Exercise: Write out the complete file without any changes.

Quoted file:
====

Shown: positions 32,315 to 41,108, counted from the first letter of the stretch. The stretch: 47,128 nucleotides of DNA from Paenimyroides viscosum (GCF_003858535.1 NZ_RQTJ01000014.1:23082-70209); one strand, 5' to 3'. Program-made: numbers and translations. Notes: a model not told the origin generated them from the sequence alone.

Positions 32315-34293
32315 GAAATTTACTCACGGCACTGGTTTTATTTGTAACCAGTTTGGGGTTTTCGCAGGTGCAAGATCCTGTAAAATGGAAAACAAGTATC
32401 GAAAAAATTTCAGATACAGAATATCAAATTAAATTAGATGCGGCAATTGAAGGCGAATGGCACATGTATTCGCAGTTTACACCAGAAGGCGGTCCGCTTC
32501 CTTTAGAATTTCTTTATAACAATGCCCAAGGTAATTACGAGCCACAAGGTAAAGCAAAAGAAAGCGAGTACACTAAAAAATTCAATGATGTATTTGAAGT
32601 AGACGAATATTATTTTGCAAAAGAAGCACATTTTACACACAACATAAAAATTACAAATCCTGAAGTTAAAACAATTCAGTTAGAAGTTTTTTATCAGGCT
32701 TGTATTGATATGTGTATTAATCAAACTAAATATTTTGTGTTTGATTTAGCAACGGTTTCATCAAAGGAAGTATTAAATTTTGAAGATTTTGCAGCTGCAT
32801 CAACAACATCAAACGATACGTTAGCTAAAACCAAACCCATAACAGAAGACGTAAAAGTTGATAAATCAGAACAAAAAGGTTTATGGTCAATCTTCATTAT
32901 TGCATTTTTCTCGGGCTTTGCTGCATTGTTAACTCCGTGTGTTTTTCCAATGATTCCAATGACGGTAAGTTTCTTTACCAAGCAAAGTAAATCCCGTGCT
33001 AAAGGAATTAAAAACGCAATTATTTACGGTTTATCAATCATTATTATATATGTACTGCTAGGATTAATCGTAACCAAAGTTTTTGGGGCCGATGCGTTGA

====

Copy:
Shown: positions 32,315 to 41,108, counted from the first letter of the stretch. The stretch: 47,128 nucleotides of DNA from Paenimyroides viscosum (GCF_003858535.1 NZ_RQTJ01000014.1:23082-70209); one strand, 5' to 3'. Program-made: numbers and translations. Notes: a model not told the origin generated them from the sequence alone.

Positions 32315-34293
32315 GAAATTTACTCACGGCACTGGTTTTATTTGTAACCAGTTTGGGGTTTTCGCAGGTGCAAGATCCTGTAAAATGGAAAACAAGTATC
32401 GAAAAAATTTCAGATACAGAATATCAAATTAAATTAGATGCGGCAATTGAAGGCGAATGGCACATGTATTCGCAGTTTACACCAGAAGGCGGTCCGCTTC
32501 CTTTAGAATTTCTTTATAACAATGCCCAAGGTAATTACGAGCCACAAGGTAAAGCAAAAGAAAGCGAGTACACTAAAAAATTCAATGATGTATTTGAAGT
32601 AGACGAATATTATTTTGCAAAAGAAGCACATTTTACACACAACATAAAAATTACAAATCCTGAAGTTAAAACAATTCAGTTAGAAGTTTTTTATCAGGCT
32701 TGTATTGATATGTGTATTAATCAAACTAAATATTTTGTGTTTGATTTAGCAACGGTTTCATCAAAGGAAGTATTAAATTTTGAAGATTTTGCAGCTGCAT
32801 CAACAACATCAAACGATACGTTAGCTAAAACCAAACCCATAACAGAAGACGTAAAAGTTGATAAATCAGAACAAAAAGGTTTATGGTCAATCTTCATTAT
32901 TGCATTTTTCTCGGGCTTTGCTGCATTGTTAACTCCGTGTGTTTTTCCAATGATTCCAATGACGGTAAGTTTCTTTACCAAGCAAAGTAAATCCCGTGCT
33001 AAAGGAATTAAAAACGCAATTATTTACGGTTTATCAATCATTATTATATATGTACTGCTAGGATTAATCGTAACCAAAGTTTTTGGGGCCGATGCGTTGA